When I preach, I wear a towel around my waist to remind me of the story of Jesus washing the feet of his Disciples – it is a story about our call to humility and service in the world. Elected officials are also servants and have a similar call to humility and service, and I believe fair and competitive districts will equip our public servants in Washington with their towel to better serve our communities.
We are calling on you today to adopt a bipartisan congressional redistricting plan that will best serve the people.
Overview of the first hearing on October 26, 2017
Overview of the second hearing on November 1, 2017
A big thank you to all the redistricting reformers! Together, we can slay the gerrymander. It's been busy! Ohioans have been collecting signatures at Halloween parties, concerts and at Early Vote. On Wednesday November 1, the Congressional Redistricting Working Group held its second public hearing.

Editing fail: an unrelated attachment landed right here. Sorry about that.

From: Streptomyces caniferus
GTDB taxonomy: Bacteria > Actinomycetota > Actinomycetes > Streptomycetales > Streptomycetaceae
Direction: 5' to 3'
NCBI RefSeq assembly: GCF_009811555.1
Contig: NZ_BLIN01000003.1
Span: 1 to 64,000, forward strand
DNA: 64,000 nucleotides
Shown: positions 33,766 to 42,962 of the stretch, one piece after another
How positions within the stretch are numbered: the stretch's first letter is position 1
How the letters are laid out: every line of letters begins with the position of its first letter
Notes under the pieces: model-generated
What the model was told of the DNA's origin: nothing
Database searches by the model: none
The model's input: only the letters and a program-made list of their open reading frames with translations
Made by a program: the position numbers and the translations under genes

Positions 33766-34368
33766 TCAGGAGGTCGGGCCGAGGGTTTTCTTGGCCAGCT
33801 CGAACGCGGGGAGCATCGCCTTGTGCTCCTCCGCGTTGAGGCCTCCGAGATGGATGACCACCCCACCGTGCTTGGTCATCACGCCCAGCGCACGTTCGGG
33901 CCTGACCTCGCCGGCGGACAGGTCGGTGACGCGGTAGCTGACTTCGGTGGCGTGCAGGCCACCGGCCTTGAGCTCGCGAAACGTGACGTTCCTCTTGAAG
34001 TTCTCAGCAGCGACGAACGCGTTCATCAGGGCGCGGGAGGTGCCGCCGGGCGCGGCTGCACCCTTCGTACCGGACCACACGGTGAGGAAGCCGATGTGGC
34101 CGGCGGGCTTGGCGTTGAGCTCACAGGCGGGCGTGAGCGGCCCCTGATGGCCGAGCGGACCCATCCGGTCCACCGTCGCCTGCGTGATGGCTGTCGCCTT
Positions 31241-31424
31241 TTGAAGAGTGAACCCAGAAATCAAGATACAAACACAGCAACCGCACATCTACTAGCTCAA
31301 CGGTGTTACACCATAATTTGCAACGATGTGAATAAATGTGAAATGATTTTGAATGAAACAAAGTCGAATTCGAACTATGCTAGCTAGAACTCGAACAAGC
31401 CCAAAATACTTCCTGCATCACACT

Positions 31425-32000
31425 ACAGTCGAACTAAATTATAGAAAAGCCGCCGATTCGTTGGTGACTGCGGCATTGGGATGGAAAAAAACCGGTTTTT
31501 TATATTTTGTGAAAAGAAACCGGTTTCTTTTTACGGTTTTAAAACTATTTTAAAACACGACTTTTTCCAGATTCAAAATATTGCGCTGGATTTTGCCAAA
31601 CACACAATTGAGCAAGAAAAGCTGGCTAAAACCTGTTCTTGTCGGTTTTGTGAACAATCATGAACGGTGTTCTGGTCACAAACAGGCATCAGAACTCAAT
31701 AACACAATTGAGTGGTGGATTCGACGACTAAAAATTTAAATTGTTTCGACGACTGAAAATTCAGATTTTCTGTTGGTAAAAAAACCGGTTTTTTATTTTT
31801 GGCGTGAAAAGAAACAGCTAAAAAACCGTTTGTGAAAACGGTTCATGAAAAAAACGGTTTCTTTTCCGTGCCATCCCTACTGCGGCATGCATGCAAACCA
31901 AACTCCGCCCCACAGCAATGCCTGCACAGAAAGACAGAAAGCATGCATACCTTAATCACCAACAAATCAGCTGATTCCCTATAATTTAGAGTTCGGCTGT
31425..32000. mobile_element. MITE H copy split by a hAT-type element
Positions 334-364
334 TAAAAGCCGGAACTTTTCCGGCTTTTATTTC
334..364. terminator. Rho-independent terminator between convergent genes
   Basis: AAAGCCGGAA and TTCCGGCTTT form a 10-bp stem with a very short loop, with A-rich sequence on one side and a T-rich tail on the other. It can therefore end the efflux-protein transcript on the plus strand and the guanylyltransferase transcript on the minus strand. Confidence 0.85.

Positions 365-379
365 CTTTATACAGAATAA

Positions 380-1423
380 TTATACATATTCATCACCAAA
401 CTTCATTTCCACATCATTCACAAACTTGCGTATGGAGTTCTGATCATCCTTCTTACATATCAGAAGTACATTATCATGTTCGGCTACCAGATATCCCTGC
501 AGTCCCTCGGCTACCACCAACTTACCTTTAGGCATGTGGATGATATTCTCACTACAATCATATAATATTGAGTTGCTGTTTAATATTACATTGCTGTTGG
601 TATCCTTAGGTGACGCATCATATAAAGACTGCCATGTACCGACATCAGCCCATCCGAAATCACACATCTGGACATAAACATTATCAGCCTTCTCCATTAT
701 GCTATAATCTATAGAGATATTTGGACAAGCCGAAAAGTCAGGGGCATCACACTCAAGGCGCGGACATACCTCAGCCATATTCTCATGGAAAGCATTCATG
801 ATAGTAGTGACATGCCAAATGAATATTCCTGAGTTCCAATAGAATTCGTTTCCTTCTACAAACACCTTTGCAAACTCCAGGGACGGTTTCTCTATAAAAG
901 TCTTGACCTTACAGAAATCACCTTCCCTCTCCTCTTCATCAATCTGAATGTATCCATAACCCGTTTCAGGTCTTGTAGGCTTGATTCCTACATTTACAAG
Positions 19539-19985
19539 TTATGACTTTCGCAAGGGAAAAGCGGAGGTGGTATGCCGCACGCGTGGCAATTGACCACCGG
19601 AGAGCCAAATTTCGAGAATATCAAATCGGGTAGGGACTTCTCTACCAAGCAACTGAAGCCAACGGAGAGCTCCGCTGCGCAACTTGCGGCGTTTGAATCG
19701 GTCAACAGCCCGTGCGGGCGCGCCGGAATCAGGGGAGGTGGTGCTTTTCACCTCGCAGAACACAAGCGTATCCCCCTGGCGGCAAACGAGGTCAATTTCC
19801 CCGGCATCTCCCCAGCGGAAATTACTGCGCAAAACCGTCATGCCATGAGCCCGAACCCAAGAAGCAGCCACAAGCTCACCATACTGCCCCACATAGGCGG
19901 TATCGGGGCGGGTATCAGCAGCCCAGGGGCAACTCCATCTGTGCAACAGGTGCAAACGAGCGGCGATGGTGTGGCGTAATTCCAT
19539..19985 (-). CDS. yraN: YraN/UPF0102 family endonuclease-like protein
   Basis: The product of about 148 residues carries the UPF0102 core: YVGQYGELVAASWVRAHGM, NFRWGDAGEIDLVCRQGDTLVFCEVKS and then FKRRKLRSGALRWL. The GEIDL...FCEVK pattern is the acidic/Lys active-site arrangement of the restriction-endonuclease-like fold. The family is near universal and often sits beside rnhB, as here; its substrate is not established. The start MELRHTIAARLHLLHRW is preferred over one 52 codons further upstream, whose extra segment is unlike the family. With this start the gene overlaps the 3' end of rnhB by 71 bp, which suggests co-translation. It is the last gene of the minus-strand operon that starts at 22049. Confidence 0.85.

The hearing room was packed and twenty people testified. Three people from Mercer County testified from about the importance of fair districts. Each of them were from a different congressional district!
Michael Li from the Brennan Center for Justice at New York University testified that Ohio is one of the six of the worst gerrymandered states in the entire country.
Professor Ned Hill of the Glenn School of Public Affairs at The Ohio State University drew laughs from the crowd describing congressional districts and testified about the problem with uncompetitive general elections: